Obasanjo made the plea at the 2nd West Africa LPG Expo and Nigerian Liquefied Petroleum Association (NLPGA) Summit 2022 held in Lagos at the weekend.
The ex-president’s plea came on the heels of the rising cost of cooking gas currently at about N12,000 per 12. kg cylinder in parts of the country.
He argued that the domestic market has so much potential as the fastest-growing LPG market globally.
‘‘However, there are challenges which I will call on all stakeholders to come together and resolve. These include but are not limited to; more volumes from other domestic producers to the ever-rising demand/supply, infrastructural development to aid supply to the last mile, and the issue of regulations such as VAT, among others that make affordability by the common man a challenge,’’ the former leader said.
He encouraged other oil and gas majors to remain committed and look at how to develop the local liquified petroleum gas sector as a way of showing appreciation to a country in which they have benefited enormously.
Obasanjo recalled that the leadership of NLPGA while on a courtesy visit alluded to the role that his administration played in promoting LPG use in the domestic market to what it has become today.
He said that the policies his administration initiated in 2005 leading to the 2007 intervention, assisted in not only maintaining gas supply sustainability of alternative energy but significant than the industry has today, but also helped in managing the risk of deforestation, stoppage of health and safety risks associated with the use of kerosene and firewood.
‘‘Let me start by commending the organizers of this conference for the kind words they had shared in the past recognizing the impact that has been made so far by an initiative I took when I was the President, to direct that some of our liquefied petroleum gas be retained locally for domestic use.”
Obasanjo said the government under his leadership saw the Nigerian Gas Master Plan as a major interventionist concept to move the gas sector from its essentially dormant status in 2006 to a market-based system with willing sellers and willing buyers, realizing the full potential of the sector for the benefit of all Nigerians.
The former president pointed, out that it was clear that the major players were at that time more interested in the global market and this led to the Domestic Supply Intervention Policy.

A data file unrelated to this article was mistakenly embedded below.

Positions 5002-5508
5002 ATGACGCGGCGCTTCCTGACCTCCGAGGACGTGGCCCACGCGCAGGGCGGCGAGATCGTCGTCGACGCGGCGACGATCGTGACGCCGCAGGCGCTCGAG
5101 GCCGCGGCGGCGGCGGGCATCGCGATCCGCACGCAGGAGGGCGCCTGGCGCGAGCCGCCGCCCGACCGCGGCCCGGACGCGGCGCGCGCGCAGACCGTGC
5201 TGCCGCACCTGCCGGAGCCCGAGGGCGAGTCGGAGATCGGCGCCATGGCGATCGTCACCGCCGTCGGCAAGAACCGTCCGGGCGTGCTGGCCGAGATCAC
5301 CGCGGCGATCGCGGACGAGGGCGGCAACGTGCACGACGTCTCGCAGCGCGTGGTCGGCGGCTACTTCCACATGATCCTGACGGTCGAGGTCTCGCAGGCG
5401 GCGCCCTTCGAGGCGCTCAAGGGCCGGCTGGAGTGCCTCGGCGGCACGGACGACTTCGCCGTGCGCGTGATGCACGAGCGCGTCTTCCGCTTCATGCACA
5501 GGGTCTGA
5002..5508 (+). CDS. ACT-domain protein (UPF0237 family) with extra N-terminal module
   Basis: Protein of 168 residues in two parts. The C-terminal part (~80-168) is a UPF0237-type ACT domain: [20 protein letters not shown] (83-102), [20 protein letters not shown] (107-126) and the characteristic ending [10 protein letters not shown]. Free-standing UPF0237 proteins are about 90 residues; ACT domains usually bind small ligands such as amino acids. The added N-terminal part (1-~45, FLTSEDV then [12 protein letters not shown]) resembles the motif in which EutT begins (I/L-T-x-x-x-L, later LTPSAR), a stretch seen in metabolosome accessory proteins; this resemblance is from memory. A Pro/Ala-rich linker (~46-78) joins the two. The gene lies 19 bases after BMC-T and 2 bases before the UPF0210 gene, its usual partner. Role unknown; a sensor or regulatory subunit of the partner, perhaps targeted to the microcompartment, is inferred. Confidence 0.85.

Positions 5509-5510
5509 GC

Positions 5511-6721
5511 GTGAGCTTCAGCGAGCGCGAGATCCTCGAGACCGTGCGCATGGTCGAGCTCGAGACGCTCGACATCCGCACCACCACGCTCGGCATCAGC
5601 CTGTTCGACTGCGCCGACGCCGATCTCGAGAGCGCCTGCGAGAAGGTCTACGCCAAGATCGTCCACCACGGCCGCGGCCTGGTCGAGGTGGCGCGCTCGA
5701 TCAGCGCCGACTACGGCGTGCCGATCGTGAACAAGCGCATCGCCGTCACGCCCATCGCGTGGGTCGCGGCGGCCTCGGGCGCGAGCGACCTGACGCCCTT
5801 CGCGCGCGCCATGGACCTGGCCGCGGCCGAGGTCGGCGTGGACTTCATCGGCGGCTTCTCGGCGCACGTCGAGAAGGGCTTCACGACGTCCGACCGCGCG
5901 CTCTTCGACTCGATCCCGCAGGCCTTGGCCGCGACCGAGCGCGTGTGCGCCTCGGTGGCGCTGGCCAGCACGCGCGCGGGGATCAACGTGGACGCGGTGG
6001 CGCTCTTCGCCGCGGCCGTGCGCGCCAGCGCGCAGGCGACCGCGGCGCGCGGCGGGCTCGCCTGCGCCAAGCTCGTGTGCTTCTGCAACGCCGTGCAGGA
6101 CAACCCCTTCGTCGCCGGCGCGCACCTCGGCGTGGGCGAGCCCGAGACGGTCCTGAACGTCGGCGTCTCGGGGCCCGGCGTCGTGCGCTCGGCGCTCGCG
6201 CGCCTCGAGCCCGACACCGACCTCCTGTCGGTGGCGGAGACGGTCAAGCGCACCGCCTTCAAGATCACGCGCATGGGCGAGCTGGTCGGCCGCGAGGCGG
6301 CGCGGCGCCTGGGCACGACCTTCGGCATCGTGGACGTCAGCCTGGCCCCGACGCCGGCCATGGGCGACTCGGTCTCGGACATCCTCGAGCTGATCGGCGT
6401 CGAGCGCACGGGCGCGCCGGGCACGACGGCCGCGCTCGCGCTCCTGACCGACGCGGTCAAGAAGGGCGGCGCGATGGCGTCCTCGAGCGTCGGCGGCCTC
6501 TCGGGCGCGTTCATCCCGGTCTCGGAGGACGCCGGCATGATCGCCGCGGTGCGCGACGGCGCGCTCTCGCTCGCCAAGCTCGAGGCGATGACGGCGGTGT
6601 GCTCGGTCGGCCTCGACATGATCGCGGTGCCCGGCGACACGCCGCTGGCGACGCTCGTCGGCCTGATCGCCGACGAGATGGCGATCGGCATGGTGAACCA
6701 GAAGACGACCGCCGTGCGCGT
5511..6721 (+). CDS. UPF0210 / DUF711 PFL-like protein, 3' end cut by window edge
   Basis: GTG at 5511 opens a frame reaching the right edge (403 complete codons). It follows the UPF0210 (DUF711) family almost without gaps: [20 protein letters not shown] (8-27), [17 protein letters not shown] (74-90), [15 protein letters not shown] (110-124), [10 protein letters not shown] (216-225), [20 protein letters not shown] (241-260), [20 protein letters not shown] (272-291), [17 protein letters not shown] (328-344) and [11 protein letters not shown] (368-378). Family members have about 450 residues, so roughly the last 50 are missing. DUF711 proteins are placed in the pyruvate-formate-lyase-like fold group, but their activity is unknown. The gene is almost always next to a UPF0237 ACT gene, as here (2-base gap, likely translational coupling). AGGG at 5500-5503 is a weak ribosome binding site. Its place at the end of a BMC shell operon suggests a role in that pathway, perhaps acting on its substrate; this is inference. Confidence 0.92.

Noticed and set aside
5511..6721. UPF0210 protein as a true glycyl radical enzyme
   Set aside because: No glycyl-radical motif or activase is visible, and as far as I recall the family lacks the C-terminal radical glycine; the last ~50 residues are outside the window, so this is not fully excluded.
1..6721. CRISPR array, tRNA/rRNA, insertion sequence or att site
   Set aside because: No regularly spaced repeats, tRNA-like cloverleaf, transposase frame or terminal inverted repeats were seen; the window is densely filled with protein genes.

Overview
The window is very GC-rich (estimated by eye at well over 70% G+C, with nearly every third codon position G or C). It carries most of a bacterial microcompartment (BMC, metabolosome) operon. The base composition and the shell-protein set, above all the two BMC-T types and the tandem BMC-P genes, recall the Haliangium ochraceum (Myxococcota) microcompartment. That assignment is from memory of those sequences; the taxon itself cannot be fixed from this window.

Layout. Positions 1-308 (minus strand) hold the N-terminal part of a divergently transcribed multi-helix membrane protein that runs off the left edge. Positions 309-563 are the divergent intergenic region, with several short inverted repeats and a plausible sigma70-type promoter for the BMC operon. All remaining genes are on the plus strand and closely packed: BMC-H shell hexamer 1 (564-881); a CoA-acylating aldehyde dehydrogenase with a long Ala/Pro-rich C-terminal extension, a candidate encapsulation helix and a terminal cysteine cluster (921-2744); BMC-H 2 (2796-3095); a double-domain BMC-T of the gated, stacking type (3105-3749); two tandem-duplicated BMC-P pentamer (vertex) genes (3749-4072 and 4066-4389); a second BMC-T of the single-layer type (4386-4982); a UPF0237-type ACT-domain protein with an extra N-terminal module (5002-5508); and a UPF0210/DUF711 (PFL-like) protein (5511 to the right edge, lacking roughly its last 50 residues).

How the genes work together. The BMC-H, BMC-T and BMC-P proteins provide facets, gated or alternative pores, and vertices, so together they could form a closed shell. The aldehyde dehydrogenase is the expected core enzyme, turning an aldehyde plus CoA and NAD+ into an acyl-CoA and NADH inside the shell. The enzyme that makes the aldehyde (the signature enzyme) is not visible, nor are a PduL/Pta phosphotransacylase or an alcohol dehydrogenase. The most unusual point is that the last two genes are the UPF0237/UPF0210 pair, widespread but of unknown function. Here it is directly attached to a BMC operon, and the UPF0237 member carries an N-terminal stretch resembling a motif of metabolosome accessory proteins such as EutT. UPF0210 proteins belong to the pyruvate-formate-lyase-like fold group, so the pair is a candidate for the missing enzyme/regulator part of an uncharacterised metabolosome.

‘‘Achieving a rapid growth in supply to drive the market was unlikely to happen on its own with the then structure of the sector, which was dominated by oil-centric International Oil Company (IOCs) with little appetite for domestic gas market development.
According to him, the domestic supply intervention policy was necessitated to jump-start sustainable supply to the domestic market, the main objectives being to, enhance living standards, reduce deforestation and rural-urban migration with its associated national security issues, and reduce household energy poverty and serve to promote industrial growth.
He disclosed further that, the thrust of the policy was to create a minimum level of supply by intervention. However, beyond this threshold, he said, it was expected that the basis for a fully competitive market would have been established and market forces will thereafter drive the growth of supply and demand in the market.
In essence, he maintained that the domestic supply intervention policy was a transitional policy intervention aimed in the short term at driving supply availability to a level that could sustainably support a fully competitive gas market.
‘‘The domestic supply intervention policy required all associated and nonassociated gas reserves holders to dedicate gas supply to the domestic market in the first instance and thereafter export to the international market.
On NLNG interventions, he said ‘‘I have heard from the NLPGA that since 2007 inception of the Domestic LPG supply program till date, the Nigeria LNG Ltd. has stood tall above its peers in the discharge of supporting the local sector.